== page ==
Best Time to Visit Washington, DC

By Meg Jernigan

The 4-1-1 on visiting the nation’s capital

Best Time to Visit Washington, DC

Washington, D.C., is way more than the government people love to hate. Almost 7,600,000 people live, work and play inside the city limits. So, set aside images you may have of bureaucratic suits and ties heading to the Hill and simply enjoy the city’s broad avenues, world-class museums, flourishing music scene and reputation as a food destination.

Best time to visit

Take your budget, the weather and crowds into consideration when you’re deciding on a best time for your visit to Washington. In the summer, the city is crowded and hot, but for many travelers, visiting then is the only option. Prices on the Mall for food and souvenirs are higher, and hotels charge peak rates. But, keep in mind that the monuments are just as beautiful in the off-season, that it’s easier to get a hotel room and that the city’s night life never shuts down.

Will I need an umbrella? Boots?

More than 300 species of trees give Washington its nickname: “City of Trees.” Daytime highs in the 60s and 70s with nighttime lows dipping only into the 50s make spring and fall the perfect times for strolling under their budding boughs. Summer, with highs reaching into the 90s and above, is hot and humid with sudden afternoon thunderstorms that cool the air only briefly. Winter can be blustery and cold, but the daytime temperatures average above 40 degrees, and heavy snow is uncommon. If you’re from someplace where winter equals snow, don’t be surprised to see the natives using umbrellas when the flakes fall.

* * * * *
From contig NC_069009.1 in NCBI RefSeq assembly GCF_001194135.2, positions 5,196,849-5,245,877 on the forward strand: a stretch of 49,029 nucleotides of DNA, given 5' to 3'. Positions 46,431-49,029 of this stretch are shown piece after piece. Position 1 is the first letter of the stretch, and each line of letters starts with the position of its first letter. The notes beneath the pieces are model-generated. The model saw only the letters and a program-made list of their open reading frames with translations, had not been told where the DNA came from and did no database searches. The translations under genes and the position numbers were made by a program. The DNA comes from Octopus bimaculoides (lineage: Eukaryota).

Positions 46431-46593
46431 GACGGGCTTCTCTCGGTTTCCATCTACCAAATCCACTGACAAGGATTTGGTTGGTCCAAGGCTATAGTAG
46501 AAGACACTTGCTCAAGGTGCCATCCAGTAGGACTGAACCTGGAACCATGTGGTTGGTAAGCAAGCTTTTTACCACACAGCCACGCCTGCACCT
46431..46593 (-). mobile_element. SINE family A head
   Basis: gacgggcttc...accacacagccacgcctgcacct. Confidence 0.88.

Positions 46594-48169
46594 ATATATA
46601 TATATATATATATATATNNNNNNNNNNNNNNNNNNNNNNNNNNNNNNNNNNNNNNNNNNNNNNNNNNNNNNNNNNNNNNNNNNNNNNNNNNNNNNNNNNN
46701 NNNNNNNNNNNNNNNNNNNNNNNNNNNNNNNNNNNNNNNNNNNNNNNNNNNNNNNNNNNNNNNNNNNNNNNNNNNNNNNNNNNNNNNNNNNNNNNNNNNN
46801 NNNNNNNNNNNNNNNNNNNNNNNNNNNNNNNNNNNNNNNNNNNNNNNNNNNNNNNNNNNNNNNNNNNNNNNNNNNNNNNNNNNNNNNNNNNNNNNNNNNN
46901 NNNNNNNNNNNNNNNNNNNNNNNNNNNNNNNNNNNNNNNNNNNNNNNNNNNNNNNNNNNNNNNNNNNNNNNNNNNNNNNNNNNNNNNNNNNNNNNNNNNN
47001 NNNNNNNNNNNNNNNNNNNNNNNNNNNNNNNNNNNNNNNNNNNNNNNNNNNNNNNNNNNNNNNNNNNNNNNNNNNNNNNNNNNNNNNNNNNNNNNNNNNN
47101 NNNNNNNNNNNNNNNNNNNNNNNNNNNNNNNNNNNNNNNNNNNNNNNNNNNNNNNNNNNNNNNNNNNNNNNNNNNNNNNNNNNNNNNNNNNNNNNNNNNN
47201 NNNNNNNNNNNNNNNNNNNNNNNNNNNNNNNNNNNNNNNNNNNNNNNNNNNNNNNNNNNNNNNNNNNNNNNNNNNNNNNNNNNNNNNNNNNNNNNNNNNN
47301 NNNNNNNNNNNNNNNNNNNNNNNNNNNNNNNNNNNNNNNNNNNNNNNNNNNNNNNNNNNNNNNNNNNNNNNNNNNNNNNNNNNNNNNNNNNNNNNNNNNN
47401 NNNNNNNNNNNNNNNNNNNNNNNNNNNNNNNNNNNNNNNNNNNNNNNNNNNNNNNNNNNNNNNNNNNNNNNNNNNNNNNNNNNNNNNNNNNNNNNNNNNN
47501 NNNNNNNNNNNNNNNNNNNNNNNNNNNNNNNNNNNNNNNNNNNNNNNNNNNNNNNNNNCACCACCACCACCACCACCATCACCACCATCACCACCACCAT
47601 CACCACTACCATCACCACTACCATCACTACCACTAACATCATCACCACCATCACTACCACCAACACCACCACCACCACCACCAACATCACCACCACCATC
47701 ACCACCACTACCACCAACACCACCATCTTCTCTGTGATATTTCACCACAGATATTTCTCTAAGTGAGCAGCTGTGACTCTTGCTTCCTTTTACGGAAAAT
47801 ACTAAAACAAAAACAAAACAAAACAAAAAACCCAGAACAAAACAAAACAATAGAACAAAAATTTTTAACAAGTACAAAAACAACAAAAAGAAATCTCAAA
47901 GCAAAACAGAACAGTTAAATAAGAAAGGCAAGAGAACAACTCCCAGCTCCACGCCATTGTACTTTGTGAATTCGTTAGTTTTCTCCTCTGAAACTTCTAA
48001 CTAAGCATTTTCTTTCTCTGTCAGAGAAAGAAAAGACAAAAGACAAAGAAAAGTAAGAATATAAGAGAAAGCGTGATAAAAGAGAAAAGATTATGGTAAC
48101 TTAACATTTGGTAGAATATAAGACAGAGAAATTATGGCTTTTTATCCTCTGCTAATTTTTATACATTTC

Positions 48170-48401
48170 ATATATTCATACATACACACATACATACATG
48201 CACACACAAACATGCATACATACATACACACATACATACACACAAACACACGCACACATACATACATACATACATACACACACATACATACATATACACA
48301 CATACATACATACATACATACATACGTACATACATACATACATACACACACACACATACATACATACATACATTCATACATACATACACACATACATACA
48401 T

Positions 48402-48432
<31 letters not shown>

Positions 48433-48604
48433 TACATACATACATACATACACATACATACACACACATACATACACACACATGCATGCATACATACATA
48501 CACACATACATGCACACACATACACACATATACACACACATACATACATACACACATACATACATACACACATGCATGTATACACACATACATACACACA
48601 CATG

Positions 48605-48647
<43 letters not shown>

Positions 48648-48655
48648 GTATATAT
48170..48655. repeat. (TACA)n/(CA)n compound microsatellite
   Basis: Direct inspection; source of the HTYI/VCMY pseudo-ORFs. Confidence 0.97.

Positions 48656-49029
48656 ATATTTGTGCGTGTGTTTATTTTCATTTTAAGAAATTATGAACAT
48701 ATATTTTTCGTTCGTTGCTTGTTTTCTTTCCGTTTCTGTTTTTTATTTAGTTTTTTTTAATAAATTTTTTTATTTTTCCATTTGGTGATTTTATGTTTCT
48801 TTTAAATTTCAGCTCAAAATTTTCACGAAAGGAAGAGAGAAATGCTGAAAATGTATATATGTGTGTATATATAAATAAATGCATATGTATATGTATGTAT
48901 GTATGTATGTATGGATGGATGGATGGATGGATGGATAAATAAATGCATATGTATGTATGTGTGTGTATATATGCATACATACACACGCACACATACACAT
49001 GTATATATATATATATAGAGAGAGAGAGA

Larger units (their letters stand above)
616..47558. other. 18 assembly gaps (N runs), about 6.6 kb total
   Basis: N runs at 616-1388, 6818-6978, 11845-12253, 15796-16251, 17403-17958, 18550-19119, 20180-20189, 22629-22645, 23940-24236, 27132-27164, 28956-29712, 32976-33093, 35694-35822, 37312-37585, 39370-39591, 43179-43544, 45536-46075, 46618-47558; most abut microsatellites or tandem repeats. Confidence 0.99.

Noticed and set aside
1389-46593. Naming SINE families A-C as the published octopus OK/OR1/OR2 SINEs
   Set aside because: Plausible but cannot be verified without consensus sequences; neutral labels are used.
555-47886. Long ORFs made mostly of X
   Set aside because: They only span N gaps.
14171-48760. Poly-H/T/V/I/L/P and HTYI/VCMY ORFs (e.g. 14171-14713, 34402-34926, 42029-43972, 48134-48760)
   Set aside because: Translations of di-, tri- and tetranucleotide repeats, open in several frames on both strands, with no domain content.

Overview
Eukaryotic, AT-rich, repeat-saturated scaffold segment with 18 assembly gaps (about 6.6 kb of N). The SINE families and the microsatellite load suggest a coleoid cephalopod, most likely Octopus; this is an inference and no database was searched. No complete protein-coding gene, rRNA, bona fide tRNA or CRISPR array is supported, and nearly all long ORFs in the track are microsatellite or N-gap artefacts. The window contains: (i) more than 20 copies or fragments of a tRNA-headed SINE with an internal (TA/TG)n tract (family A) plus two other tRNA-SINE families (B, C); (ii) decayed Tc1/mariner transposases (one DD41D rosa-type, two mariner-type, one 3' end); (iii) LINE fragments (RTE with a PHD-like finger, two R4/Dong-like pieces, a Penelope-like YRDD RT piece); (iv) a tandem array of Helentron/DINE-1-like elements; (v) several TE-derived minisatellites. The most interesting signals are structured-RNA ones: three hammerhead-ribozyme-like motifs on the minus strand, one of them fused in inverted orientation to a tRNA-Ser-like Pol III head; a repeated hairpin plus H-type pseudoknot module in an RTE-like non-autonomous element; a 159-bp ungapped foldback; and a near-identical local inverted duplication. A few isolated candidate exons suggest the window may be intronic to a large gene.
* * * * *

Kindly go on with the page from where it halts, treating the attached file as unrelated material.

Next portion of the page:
Hate traffic? Love crowds?

Traffic circles stymie the otherwise complete logic of the Washington traffic grid, and the city is always crowded with commuters no matter the time of year. Leave your car at your hotel, and take the subway or bus to your destination. During the high tourist season, parking spaces around the Mall are difficult to find and expensive. Metro will get you within blocks of almost any destination. Use the trip planner on their website to get from point A to point B, and buy a SmarTrip card online. Monuments are open 24/7, year-round, with a few exceptions. Consider visiting them at night when there are fewer tourists. Some museums, particularly the National Museum of African American History, are exceptionally popular and difficult to get into. Check online for free tickets before you head out.

Are there any can’t-miss festivals?

The National Cherry Blossom Festival is a must-do for anyone who suffers from winter blues. In the springtime, the National Park Service has to simply guess when the cherry trees will bloom. They’re usually right, but a sudden change in weather can keep the blossoms from sharing the stage with the actual festivities. Millions of delicate pink flowers provide a backdrop for parades, parties and family-friendly activities. In December, the park south of the White House takes on a holiday spirit with the lighting of the National Christmas Tree, a huge yule log and nightly concerts. Late fall is the time to visit for a taste of the city’s diverse cuisines accompanied by live music at the H Street Festival.

About the Author

Meg Jernigan has been writing for more than 30 years. She specializes in travel, cooking and interior decorating. Her offline credits include copy editing full-length books and creating marketing copy for nonprofit organizations. Jernigan attended George Washington University, majoring in speech and drama.